This marked the first time I had a health story published and I’m still proud of writing this piece.
Those living in Athens County are more likely, compared to Ohio counties, to get certain types of cancer because of their high smoking rates and tendency to shy away from preventative vaccinations among other variables, according to local healthcare officials.
Cervical cancer rates among Athens residents are double the state’s, according to a study by the Ohio Network of Care, a nationwide resource organization.
Cervical cancer is most commonly spread through the sexually transmitted Human papilloma virus, according to cancer.org. An HPV vaccination would protect against this disease.
But prostate cancer is the most common cancer in Athens County, according to incidence rates in the Ohio Network report.
Unlike cervical cancer, prostate cancer is commonly a result of old age.
Athens had an age-adjusted prostate cancer incidence rate of 171.2 per 100,000 residents from 2005 to 2009. That’s significantly higher than the statewide average at 144.1 cases, and the national average at 152.7, according to the Ohio Network study.
The mortality rate for men with prostate cancer in Athens County from 2006 to 2010 also surpassed state and national levels at 30.9. The state’s was 23.8, according to the study.
In a separate study, the Ohio Department of Health, using the same measurement scale per 100,000 residents, found a lower prostate cancer incidence rate of 132.7 in Athens compared to that state’s average of 135.8 from 2006 to 2011.
Both studies showed similarly high cervical cancer incidence rates.
Although not the highest in the state, the county’s cervical cancer incidence rates remained almost double the state’s average at 14.4, according to the Ohio Department of Health’s study.
The state’s incidence rate was 7.9; the national incidence rate is 8.1.
Athens County marked the highest in the state at 17.6, according to the Ohio Network study, which did not analyze cervical cancer mortality rates.
Pam Born, a registered nurse at River Rose Obstetrics and Gynecology, cited a lack of HPV vaccinations locally as a possible reason for the county’s state-high cervical cancer incidence rates. The amount of people in Athens who have obtained a HPV vaccination was not immediately available.
“We’re not 100 percent vaccinating people, so that’s one of our problems,” Born said. “I just think our vaccination rates in Athens County could be better.”
Born listed lack of condom use and regular exams as further explanation for the elevated cervical cancer incidence rate locally.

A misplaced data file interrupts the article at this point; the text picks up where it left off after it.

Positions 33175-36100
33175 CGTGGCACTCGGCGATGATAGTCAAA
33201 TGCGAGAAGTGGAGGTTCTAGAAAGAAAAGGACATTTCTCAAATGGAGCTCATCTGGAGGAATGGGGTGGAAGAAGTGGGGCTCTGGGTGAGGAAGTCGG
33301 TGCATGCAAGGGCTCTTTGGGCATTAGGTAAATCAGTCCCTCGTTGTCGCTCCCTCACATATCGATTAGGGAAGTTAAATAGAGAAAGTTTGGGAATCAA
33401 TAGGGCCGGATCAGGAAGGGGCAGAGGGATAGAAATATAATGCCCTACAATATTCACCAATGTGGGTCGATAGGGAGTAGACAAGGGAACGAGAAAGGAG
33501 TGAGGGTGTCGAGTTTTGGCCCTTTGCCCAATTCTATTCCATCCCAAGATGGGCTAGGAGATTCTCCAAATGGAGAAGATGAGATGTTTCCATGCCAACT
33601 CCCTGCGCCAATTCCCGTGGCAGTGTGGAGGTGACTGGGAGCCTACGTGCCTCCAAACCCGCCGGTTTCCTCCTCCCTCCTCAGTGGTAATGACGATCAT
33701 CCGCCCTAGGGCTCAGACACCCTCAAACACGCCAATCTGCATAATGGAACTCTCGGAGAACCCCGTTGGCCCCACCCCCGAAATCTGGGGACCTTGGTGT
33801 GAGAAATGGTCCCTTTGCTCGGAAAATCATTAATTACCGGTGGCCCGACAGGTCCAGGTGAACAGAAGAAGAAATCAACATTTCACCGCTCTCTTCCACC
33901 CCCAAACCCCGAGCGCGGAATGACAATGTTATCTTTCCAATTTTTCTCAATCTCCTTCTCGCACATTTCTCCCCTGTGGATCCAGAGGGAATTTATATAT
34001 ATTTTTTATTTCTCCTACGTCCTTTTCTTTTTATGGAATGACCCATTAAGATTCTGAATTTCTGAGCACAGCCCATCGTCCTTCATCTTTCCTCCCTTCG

“(Women) don’t always come in,” Born said. “Sometimes that’s because they simply don’t want to go through the test, some of it is transportation issues (and) some of it is a lack of awareness in places they can go, especially if they are underinsured or uninsured.”
Melanie Amato, a spokeswoman for the Ohio Department of Health, listed several reasons as to why the county might see high cancer rates including:
– Tobacco use
– Lack of access to healthcare
– Late stage diagnosis
– Poor nutrition
High smoking rates were also cited by Born and Buffy Jansak, OhioHealth’s system program director for cancer services, as a possible reason for the increased cancer rates.
About 32 percent of Athens’ residents smoke, according to a 2008 study by the Ohio Department of Health. That’s almost 8 percentage points higher than the state average.
Smoking rates tend to be higher in rural and impoverished counties, which could lead to an increase in cancer rates, said James Gaskell, commissioner of the Athens City-County Health Department.
The other four counties with the highest poverty rates in Ohio (Jackson, Pike, Scioto, Adams) didn’t touch Athens’ prostate cancer incidence rate. The closest was Scioto County with an incidence rate of 157.1.
Scioto County’s cervical cancer incidence rates also were similar to Athens’ at 13.8, though there was no data regarding cervical cancer for Jackson, Pike and Adams.
Amato said cancers rates in less-populated counties like Athens are based on a small number of cases and tend to fluctuate on an annual basis — explaining the difference between the Ohio Department of Health Study and the Ohio Network of Care study.
“It is often not one factor, but a combination of factors that increase the risk of cancer in an individual or community,” Amato said in an email.